5 General requirements prior to sampling and groundwater measurements

5.1 General

The type and extent of sample recovery and groundwater measurements shall be specified in advance according to the purpose of the project, the geological and hydrogeological conditions and the anticipated field and laboratory testing (see EN 1997-2).

5.2 Selection of techniques and methods

5.2.1 The techniques and methods for sampling and groundwater measurements shall be selected according to the purpose of the investigations in relation to the expected geological and hydrogeological conditions.

5.2.2 Sampling techniques, sample transportation and storage procedures shall be selected on the basis of the required

  • sample quality class according to EN 1997-2,
  • sample mass, and
  • sample diameter,

depending on the type of laboratory tests to be carried out.

5.2.3 A specific sampling category shall be selected in order to achieve a required sample quality class according to EN 1997-2 (see 6.2).

5.2.4 Different disturbance of sample can be expected when using different sampling methods. The quality class of a sample taken with the same sampler can vary depending on, e.g. the soil type to be sampled, the presence of groundwater and the sampling operation. The following sample disturbance can be generated by the drilling and sampling methods:

  • mechanical sample disturbance due to compression, shearing, flushing or vibration during drilling or excavation;
  • sample disturbance due to release of in situ stresses and related rebound;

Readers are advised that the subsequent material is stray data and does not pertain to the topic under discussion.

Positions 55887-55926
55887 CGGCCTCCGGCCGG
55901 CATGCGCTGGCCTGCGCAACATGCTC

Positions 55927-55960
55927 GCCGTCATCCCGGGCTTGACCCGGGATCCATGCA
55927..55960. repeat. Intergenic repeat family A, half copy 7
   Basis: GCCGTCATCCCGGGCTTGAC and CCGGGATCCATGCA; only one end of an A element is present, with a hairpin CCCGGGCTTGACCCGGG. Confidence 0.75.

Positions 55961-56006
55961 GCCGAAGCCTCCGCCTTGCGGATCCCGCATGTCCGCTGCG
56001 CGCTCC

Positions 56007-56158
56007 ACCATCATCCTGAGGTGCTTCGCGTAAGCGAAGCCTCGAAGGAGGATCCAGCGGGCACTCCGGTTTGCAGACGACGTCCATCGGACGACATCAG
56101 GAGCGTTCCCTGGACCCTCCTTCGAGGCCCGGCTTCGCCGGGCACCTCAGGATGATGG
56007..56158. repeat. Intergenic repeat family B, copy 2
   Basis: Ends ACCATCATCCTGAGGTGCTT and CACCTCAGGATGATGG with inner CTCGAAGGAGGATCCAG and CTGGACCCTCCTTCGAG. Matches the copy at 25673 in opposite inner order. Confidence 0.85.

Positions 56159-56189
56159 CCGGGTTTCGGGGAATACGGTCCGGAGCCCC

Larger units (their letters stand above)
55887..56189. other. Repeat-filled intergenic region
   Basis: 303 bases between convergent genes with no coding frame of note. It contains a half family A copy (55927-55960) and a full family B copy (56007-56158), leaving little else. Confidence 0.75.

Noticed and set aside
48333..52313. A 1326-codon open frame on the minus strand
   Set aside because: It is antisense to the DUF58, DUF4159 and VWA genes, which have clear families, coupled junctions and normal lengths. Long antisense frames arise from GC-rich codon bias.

• changes in material and chemical constituents such as water content and gases.

5.2.5 The sample diameter for soils containing large particles should be chosen with respect to the size of the largest particles of the sampled material.

5.2.6 If investigation below the groundwater surface or to greater depths is necessary, stable or stabilized boreholes are required.

5.2.7 Trial pits, headings and shafts give the possibility to investigate the ground in a larger scale e.g. to get information on the composition, sequence, structure and orientation of strata and possible rock surface. Without groundwater lowering, the depth is often limited to shallow depth above the groundwater surface. Large samples can be taken in order to analyse boulder content, bearing capacity, compactibility and permeability. At the same time, the excavability could be assessed and photographic documentation made.

5.3 Requirements for ground investigation sites and points

5.3.1 Site investigation points on land shall be marked on the site before the investigation process commences. Their location and elevation shall be surveyed and entered in a site plan on completion of the investigation.

5.3.2 Investigation sites shall be checked with respect to relevant hazards, underground utilities and unexpected, unexploded ordnance and, if necessary, appropriate actions have to be taken. Investigation locations on contaminated ground have to be dealt with by special procedures.

5.3.3 Trial pits should be situated outside the planned foundation area as the excavation can loosen the ground. There should have a distance between the nearest excavation wall and the planned foundation edge of at least 0,5 m plus half the intended excavation depth below the foundation level.

5.3.4 Trial pits (with or without access), headings and shafts shall be constructed in accordance with appropriate national or international standards and national safety regulations. They shall be sufficientlylarge to permit inspection, sampling and testing to be carried out in situ. Where necessary, they shall be protected against the effects of disturbance and weathering.

5.3.5 If visual logging, photographic evidence of the soil strata, sampling and in situ tests are to be carried out, this has to be done immediately after excavation.

5.3.6 The environmental impact of drilling and sampling shall be considered. Special principles have to be applied in water supply areas.

ISO 22475-1 Sampling by drilling and excavation and groundwater measurements. Part 1: Technical principles of execution